People organize themselves into societies because of the promise
of a better life. Making good on that promise is the purpose of development. It
is not a goal, but an ongoing activity,
Societies are complex organisms, consisting of a myriad of
dynamic, interacting components. For development to work, it must respect this
complexity and make progress on many fronts at once. For development to make
life better, it must help people become more secure, free of the fear that
development and its benefits might not last. To provide that security,
development must have continuity, it must be sustainable indefinitely.
To be sustainable, development must flow from the priorities of
the society in which it is taking place. People at all levels must have a hand
in shaping those priorities for the resulting programs to meet the real needs of
society and be workable within the means available. Sustainable development is
the process of realizing the potential inherent in a society and the environment
in which that society lives. Rather than pushing existing capacity to the
breaking point, sustainable development works within available resources and,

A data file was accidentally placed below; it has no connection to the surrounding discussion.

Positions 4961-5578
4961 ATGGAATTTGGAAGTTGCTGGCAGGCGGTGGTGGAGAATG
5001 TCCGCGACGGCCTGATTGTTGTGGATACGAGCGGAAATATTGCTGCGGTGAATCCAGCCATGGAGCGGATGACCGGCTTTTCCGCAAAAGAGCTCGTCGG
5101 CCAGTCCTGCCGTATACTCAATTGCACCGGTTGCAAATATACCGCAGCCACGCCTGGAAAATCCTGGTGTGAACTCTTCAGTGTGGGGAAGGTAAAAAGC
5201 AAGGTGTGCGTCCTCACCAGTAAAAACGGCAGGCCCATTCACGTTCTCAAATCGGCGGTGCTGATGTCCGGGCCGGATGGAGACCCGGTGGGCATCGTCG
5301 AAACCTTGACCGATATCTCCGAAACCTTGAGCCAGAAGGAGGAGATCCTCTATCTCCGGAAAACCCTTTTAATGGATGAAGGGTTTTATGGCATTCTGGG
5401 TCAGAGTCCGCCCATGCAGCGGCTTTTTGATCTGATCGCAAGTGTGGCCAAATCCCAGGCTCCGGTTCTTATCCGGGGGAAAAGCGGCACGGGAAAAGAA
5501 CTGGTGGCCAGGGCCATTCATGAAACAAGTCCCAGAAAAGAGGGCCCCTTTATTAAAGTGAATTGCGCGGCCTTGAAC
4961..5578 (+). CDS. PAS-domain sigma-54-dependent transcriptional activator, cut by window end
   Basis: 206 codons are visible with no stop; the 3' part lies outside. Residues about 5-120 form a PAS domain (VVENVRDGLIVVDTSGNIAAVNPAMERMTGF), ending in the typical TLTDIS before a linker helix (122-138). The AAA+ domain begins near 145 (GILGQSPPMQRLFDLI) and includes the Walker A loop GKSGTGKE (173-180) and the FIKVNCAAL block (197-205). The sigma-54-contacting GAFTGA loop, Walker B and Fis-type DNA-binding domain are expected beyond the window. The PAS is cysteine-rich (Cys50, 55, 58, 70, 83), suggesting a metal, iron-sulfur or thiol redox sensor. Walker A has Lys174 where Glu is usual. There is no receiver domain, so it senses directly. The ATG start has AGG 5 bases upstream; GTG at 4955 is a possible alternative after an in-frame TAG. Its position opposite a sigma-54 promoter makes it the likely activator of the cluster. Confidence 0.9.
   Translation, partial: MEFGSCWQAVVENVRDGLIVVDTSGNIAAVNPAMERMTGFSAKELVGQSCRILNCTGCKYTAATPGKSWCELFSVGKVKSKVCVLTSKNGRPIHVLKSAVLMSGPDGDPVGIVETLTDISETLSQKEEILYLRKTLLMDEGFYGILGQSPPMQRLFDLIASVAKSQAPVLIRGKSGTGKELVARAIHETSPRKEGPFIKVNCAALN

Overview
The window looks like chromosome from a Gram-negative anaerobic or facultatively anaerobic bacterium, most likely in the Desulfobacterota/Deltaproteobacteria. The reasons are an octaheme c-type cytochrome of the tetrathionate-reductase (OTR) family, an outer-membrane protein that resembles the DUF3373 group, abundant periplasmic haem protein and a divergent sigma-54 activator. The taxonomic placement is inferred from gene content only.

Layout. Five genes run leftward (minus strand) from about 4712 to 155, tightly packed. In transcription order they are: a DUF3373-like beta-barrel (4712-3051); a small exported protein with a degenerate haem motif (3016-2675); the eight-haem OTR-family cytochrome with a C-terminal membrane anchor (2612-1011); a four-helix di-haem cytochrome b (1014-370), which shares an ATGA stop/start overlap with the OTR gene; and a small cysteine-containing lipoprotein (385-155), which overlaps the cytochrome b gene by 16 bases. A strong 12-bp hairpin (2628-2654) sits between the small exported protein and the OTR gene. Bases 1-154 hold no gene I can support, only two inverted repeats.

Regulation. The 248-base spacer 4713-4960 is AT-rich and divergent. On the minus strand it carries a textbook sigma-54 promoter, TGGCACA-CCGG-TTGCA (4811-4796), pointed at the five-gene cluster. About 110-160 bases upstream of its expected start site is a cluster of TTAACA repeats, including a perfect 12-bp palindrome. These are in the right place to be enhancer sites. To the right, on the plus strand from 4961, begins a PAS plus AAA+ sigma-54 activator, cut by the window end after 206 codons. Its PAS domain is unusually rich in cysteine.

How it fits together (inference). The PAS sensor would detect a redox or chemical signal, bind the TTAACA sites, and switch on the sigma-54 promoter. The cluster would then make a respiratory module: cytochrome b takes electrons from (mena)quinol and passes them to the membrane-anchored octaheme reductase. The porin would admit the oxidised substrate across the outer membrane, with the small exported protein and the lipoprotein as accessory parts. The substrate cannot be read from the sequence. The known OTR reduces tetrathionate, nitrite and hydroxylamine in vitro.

where it can, builds capacity further.
This paper provides an overview of the critical capacity
building measures needed in the broad area of population. Population factors
such as growth, distribution, urbanization and others, have definite and
prolonged impacts on the environment and natural resource base of every country.
Developed world populations, through their tremendous consumer capacities, now
have impacts on the natural resources of countries thousands of kilometres
apart. High population growth rates in poor countries often result in a legacy
of ruined and mismanaged resources. Third World cities are becoming overwhelmed
by the influx of migrants from the countryside seeking better opportunities for
themselves and their families. But besieged municipal governments find
themselves running just to stand still, unable to keep up with the demand for
adequate services medical care, education, housing, family planning, clean
drinking water and sanitation, among others.
Understanding how population factors interact with and influence
the management of natural resources is an important first step in evolving
comprehensive population policies integrated into a country's overall
development objectives. Since the impact of population factors is felt on all
other areas of development, it could be argued that the adoption of population
policies and the provision of reproductive health services should be two of the
main considerations in any country's move towards sustainable human development
and the rational husbanding of resources. Only by strengthening these important
threads in the fabric of society, can society move closer to being able to
provide the quality of life for which so many still yearn.